Lent to God (2)
It’s 2022, and the world has become such a strange place over the past couple of years that it’s sometimes hard to know one’s place in it. And in a strange and interesting twist on things, it’s this very strangeness that has led me to a set of new insights on my approach to faith, the spiritual life, and in particular, Lent.
As I’ve listened to homilies and read the scriptures over these past weeks, as I attended our parish mission last week, and as I’ve prayed and reflected each day, I’ve come to see a new perspective on the whole idea of doing penance. This perspective is rooted in a new understanding of the deep and abiding need to do penance. Of course, Jesus died so that we could be free of our sins; but St. Paul also tells us in Colossians 1:24-26: “Now I rejoice in my sufferings for your sake, and in my flesh I am filling up what is lacking in the afflictions of Christ on behalf of his body, which is the church, of which I am a minister in accordance with God’s stewardship given to me to bring to completion for you the word of God, the mystery hidden from ages and from generations past.”
My very human and perhaps too simple reading of these verses tells me that Jesus lacked nothing in His redemptive act! What He did was leave us some work to do, something by which we can continue His mission to destroy sin. And that work, I think, is to do penance.
By doing penance for our sins, we remind ourselves of the way sin separates us from God, as well as how our sins offend God. When we have separated ourselves from someone whom we love – indeed, from Someone Who loves us “with the greatest love” – isn’t it in our hearts to do anything we can to make up for that offense?
Certainly, Jesus atoned once and for all for the sins of the world, of each of us individually. His atonement makes it possible for us once more to have eternal life in heaven. And yet, He has left us this task. He has provided us with this opportunity. We are called to do penance, and we have that opportunity, because He allows us to participate in His redemptive acts.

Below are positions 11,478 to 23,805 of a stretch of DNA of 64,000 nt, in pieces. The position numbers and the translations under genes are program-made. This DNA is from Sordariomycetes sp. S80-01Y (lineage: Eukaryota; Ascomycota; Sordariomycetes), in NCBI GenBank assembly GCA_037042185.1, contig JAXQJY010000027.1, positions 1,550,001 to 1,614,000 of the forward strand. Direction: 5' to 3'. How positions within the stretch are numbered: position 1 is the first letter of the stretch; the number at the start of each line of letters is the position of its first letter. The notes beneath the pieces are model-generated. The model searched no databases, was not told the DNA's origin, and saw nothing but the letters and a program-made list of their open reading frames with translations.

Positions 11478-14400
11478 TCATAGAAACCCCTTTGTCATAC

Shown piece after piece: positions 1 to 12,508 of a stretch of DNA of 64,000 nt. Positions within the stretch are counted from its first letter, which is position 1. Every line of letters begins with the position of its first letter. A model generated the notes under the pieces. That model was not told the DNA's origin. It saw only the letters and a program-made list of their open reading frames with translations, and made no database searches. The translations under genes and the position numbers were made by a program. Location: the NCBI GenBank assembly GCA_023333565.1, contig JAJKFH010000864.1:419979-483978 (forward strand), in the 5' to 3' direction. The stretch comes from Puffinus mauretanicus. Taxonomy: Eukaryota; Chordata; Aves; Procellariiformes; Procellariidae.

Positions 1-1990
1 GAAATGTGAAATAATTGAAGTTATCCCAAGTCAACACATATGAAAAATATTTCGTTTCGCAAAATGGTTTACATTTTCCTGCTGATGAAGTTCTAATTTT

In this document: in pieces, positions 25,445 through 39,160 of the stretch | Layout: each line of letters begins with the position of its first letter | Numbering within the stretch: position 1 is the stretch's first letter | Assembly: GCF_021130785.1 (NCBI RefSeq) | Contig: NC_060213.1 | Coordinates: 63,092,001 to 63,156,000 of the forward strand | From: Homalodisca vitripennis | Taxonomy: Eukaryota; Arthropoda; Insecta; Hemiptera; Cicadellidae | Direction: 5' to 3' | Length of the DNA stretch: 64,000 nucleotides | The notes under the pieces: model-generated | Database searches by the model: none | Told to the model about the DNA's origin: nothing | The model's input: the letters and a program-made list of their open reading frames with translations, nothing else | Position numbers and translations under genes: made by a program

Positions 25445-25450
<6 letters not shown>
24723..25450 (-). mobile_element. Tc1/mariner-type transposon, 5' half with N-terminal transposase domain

If satisfying our earthly and bodily desires would lead us to heaven, then the way we live would need no correction. But we know better. It is by denying ourselves the constant and immediate desires of our human selves that we are reminded of our natural tendency to sin. And the very fact that we have the grace of God’s forgiveness and mercy when we repent of our sins should keep us mindful of the need for penance.
Yes, the penances we receive upon completing a good confession and act of contrition have great value, and they are validation for the absolution we receive. The penances we willingly do in our daily lives help us to keep always before us the need to make amends for the sins we have committed and the need to change our lives so that we keep ourselves from descending back into sin.
And so, with these thoughts on my mind, and inspired by the grace the Holy Spirit brings, I’m approaching Lent this year of 2022 with a deeper penitential spirit, with a more deliberate intention to deny myself and my earthly and bodily desires in a way that reflects both my regret for how sin hurts my relationship with God and offends the very Person Who loves me most, and with a soulful desire to participate more fully in the redemptive acts of Jesus’ life, death, and resurrection.
Leading up to this Ash Wednesday, I’ve spent time in prayerful reflection, and I believe I have a fuller understanding of what grace calls me to do, as well as a clearer intention to live a penitential life during this Lent and beyond.
All for the greater honor and glory of God! For this is not about me, nor is it about what others might think of me. It is my hope and prayer that all others will see in me, as I go forward, is the great joy that comes with living the life Jesus calls me to.
I can most certainly live with that.
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